Online behind your keyboards, and offline alike, at home, at work, at school, don’t treat people like trash, or children of a lesser god. Be kind. Always. In everything. To everyone. Especially the ‘strong’ ones. It costs absolutely nothing, and it could save a life and restore its sense of meaning. Most of those who die of suicide struggle with their mental health, and often they do it alone, oblivious to a world that probably thinks they are happy and they have everything going for them. So reach out to your friends, families, strangers. Check on them even when they insist all is well, when you can clearly see otherwise. Many are the problems in this world, and none of us can ever shoulder them alone. We all need each other. And the best part? Kindness has a ripple effect.
It would be an injustice if I failed to mention also that we have to remain true to ourselves, and stop going through the needless painful process of seeking validation from people. It’s you who hurt in the end. They say fake it till you make it. I say do what you can until you make it. And if you don’t make it, that’s still okay.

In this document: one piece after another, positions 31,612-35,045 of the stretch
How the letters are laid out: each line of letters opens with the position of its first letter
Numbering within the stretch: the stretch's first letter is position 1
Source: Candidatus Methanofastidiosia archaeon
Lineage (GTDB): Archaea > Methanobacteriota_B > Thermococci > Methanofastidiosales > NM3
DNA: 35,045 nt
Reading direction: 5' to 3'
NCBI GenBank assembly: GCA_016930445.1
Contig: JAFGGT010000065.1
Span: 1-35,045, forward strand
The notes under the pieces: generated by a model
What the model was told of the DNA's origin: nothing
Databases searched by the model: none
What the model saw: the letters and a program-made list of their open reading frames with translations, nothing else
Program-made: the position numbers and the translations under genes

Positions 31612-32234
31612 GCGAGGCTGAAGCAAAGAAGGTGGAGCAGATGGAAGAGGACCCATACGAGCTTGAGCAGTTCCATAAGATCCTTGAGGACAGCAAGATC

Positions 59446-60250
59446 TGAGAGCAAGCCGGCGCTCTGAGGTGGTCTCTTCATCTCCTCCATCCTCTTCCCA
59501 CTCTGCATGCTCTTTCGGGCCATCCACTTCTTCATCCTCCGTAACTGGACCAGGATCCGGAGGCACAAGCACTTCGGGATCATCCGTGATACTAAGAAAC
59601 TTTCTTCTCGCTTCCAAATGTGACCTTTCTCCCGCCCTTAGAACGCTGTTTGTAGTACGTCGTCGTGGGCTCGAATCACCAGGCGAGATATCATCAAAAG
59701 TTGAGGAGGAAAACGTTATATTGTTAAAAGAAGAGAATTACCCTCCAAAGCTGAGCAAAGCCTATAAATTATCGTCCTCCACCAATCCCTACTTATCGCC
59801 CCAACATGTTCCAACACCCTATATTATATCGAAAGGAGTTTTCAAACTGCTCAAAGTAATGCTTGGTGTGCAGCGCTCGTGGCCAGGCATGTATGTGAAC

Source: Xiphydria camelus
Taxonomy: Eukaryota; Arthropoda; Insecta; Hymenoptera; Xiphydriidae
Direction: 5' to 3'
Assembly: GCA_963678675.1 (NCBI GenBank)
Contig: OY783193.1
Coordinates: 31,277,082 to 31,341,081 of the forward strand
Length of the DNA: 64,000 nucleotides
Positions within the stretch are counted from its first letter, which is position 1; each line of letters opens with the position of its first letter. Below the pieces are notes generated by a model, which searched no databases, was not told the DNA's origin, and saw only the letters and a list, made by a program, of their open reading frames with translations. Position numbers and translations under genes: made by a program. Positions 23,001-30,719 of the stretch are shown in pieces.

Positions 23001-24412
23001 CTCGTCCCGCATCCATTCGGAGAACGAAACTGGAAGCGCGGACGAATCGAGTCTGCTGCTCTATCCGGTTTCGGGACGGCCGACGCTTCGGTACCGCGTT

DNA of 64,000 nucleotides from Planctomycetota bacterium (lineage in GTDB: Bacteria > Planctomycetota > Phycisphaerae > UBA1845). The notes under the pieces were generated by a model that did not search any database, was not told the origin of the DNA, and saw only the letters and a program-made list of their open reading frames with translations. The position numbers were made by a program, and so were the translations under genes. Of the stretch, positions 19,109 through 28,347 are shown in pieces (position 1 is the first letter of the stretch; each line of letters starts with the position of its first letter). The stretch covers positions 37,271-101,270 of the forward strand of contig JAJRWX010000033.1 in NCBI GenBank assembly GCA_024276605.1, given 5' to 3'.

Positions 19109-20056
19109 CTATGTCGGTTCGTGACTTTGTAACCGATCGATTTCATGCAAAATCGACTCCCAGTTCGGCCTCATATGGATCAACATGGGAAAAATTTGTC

And now to conclude. What to do when you feel the world has let you down? When you feel dying is the only way out? What other option is there? Because here’s the fact. Anyone of us, right here, right now, when pushed to the wall, can have suicidal thoughts. But what do we do about them? What do we do when our problems have become too much to bear? Have a support system, an anchor.
Reach out to a friend, reach out to someone. It is easy to assume that in a selfish world, people are not capable of caring, but that’s not true. Someone out there cares, and can listen to you. You can always get some help unpacking your burdens. Invest in good productive friendships, not just ‘friends’. Ask yourself this, do you have even just one friend you can call right now if you were in some crisis and they would show up without an excuse? Do you have a friend who really knows you and knows exactly what’s going on in your life? Forget about the filtered version of it. Everything. Do you have any? If you don’t, then you have to do some review.